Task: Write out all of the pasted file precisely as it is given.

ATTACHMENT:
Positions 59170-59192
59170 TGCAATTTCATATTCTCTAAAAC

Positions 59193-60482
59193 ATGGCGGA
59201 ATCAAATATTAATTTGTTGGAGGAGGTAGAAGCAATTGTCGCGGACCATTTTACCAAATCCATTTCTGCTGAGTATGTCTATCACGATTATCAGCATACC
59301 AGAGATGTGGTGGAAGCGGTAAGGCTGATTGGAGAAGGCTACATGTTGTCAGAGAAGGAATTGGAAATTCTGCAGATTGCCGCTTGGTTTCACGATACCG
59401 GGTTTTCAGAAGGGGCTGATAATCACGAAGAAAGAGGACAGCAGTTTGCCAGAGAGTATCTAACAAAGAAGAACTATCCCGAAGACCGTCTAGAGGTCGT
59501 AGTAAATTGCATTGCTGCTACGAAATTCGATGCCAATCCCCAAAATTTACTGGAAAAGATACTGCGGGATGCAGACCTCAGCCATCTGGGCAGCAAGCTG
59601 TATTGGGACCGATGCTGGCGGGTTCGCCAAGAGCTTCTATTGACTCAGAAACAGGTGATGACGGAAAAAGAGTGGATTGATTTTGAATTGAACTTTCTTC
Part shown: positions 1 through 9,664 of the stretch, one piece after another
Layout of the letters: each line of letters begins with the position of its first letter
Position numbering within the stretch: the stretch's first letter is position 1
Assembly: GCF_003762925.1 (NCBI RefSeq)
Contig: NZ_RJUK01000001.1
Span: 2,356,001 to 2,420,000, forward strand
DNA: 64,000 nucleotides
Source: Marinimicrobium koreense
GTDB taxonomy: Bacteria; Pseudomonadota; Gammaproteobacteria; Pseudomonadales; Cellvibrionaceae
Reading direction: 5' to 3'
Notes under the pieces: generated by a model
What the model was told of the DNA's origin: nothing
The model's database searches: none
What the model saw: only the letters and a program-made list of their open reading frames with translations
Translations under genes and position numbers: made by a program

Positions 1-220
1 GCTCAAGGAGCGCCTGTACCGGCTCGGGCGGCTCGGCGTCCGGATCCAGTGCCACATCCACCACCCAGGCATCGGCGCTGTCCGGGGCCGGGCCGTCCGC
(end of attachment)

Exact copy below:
Positions 59170-59192
59170 TGCAATTTCATATTCTCTAAAAC

Positions 59193-60482
59193 ATGGCGGA
59201 ATCAAATATTAATTTGTTGGAGGAGGTAGAAGCAATTGTCGCGGACCATTTTACCAAATCCATTTCTGCTGAGTATGTCTATCACGATTATCAGCATACC
59301 AGAGATGTGGTGGAAGCGGTAAGGCTGATTGGAGAAGGCTACATGTTGTCAGAGAAGGAATTGGAAATTCTGCAGATTGCCGCTTGGTTTCACGATACCG
59401 GGTTTTCAGAAGGGGCTGATAATCACGAAGAAAGAGGACAGCAGTTTGCCAGAGAGTATCTAACAAAGAAGAACTATCCCGAAGACCGTCTAGAGGTCGT
59501 AGTAAATTGCATTGCTGCTACGAAATTCGATGCCAATCCCCAAAATTTACTGGAAAAGATACTGCGGGATGCAGACCTCAGCCATCTGGGCAGCAAGCTG
59601 TATTGGGACCGATGCTGGCGGGTTCGCCAAGAGCTTCTATTGACTCAGAAACAGGTGATGACGGAAAAAGAGTGGATTGATTTTGAATTGAACTTTCTTC
Part shown: positions 1 through 9,664 of the stretch, one piece after another
Layout of the letters: each line of letters begins with the position of its first letter
Position numbering within the stretch: the stretch's first letter is position 1
Assembly: GCF_003762925.1 (NCBI RefSeq)
Contig: NZ_RJUK01000001.1
Span: 2,356,001 to 2,420,000, forward strand
DNA: 64,000 nucleotides
Source: Marinimicrobium koreense
GTDB taxonomy: Bacteria; Pseudomonadota; Gammaproteobacteria; Pseudomonadales; Cellvibrionaceae
Reading direction: 5' to 3'
Notes under the pieces: generated by a model
What the model was told of the DNA's origin: nothing
The model's database searches: none
What the model saw: only the letters and a program-made list of their open reading frames with translations
Translations under genes and position numbers: made by a program

Positions 1-220
1 GCTCAAGGAGCGCCTGTACCGGCTCGGGCGGCTCGGCGTCCGGATCCAGTGCCACATCCACCACCCAGGCATCGGCGCTGTCCGGGGCCGGGCCGTCCGC